Google Is Not Everything…

Relentless Sun

Jhanessty Vaye Bautista | Maui High School, Class of 2024

The month of August was a difficult one for the island of Maui. Named one of the most devastating disasters in history, three wildfires have taken so much from our community. The event is a difficult one to talk about. Lives and homes are forever lost. The historic town of Lāhainā is burned to ashes. While some things can be rebuilt, things will never be the same. Although that fact is true, the memories of these areas near and dear to our hearts will live on forever.

Lāhainā, to me, can be described as its very own island. It is a drive as short as an hour or as long as three hours away from me. My memories and experiences there are very minimal but they are filled with love, youth, learning and a profound sense of community.

My memories of upcountry are even more scarce. Motion sickness always gets the best of me. But with the mere hours I have spent in the area, its defining feature is it is the brightest green I will ever see on Maui. And even with the fires affecting the area, life and nature will prevail.

Lastly, Kīhei. The town where I was raised since birth. There is no doubt I have a lifetime full of fond memories about the area, so choosing one to reminisce on is quite difficult. Instead, I look forward to the future. My future, as I embark on my Senior year, and the future of Maui.

All areas affected are near and dear to me. It has been very upsetting to see the island I have grown up on and continue to grow up on, face the tragedy it did. Though the whole island was shaken by such events, I want to give a platform to some students to speak about their experiences.

Students of Maui describe the fires as heartbreaking, surreal, humbling, unexpected, scary, while others are just speechless.

Mikaila Acosta

Mikaila Acosta, a student from Lāhainā expresses her sorrow as she mourns the loss of her home and the neighborhood she grew up in. “It breaks my heart to know the memories I made in Lāhainā were taken away in seconds. I am so thankful for all those memories me and my family will remember and cherish forever,” she explains. As Mikaila and her family evacuated the area, she watched as the winds created a firestorm stretching from mountain to sea. “Although we lost our home, I am very grateful that me, my family and my dogs were able to escape the fire safely. It is still very overwhelming and all we can do is stay strong and take things day by day.” Although overwhelmed, Mikaila reminisces on those tender moments shared with her family: “My favorite memory of Lāhainā was walking down Front Street Lāhainā with my family, seeing all the different shopping stores whether it was clothing, Aloha souvenirs or simply eating dinner at a restaurant as well as watching the beautiful sunset on the edge of Front Street.” Although those buildings that once existed on Front Street are gone, the beautiful sunset will become a sunrise the next morning, reminding us we will get through these challenging times one day at a time.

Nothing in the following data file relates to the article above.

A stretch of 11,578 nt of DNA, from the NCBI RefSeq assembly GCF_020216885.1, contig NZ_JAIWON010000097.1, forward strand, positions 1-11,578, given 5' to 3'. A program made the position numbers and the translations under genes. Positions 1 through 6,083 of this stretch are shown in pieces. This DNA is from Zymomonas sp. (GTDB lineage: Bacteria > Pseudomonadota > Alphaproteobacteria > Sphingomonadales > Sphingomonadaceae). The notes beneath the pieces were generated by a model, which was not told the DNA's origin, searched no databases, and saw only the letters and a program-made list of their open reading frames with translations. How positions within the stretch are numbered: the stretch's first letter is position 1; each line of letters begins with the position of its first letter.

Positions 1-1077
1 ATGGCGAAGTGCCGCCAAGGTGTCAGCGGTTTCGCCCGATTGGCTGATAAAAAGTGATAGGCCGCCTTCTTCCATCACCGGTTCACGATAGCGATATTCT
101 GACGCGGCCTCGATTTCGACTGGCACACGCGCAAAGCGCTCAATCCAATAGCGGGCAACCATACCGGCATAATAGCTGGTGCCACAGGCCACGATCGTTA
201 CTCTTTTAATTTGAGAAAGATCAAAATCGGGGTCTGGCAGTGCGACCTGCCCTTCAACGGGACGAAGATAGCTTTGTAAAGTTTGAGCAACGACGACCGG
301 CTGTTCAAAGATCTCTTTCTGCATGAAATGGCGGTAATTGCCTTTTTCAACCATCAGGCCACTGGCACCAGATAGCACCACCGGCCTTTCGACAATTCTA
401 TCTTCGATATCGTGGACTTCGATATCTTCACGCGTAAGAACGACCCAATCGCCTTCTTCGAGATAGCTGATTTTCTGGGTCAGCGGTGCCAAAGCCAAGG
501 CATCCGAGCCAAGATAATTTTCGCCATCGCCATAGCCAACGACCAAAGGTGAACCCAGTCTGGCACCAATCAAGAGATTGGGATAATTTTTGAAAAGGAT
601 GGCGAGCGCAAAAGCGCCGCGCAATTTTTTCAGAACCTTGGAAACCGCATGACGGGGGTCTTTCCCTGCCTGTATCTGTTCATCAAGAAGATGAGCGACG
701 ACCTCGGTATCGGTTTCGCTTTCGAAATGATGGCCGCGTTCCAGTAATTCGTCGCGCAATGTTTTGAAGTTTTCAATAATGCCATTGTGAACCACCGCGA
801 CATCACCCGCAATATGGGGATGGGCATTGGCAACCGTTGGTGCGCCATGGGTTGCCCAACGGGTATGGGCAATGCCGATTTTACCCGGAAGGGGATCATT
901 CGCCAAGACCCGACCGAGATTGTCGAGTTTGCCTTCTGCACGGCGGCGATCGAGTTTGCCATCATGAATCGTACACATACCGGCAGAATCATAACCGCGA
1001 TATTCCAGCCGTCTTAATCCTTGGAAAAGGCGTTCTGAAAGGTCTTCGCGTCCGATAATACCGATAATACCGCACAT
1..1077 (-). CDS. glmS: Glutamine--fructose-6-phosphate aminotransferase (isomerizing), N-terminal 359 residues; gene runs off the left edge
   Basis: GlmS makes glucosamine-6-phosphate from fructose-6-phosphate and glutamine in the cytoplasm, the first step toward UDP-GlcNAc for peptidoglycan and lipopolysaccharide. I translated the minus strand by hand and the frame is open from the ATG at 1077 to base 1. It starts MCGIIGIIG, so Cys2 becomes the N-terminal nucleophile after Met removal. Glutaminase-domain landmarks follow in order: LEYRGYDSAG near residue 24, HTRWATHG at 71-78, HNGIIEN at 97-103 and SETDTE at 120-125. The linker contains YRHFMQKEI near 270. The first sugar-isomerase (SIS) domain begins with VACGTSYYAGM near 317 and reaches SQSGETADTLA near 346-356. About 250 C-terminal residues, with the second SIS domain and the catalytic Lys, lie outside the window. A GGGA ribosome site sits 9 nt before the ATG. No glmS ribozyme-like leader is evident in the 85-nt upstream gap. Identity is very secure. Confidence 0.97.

Aleyah Falealili-Jenkins

Aleyah Falealili-Jenkins is a student who attended Lāhaināluna as a boarder. She explains the fire paused her time at the school, interrupting her third-year attending. Now having to transfer schools, she sheds light on memories she hopes to return to in the fall. “My favorite memory of Lāhaināluna was definitely everything related to the boarding department. Lining the ‘L’ every year, two times, hosting David Malo Day for our Lāhainā community and hanging out on Front Street when we had town privileges.” She expresses how important it is to be kind during these times. “You never know what we witnessed and experienced during this scary time, so be careful with your words. Just love one another and show Aloha.”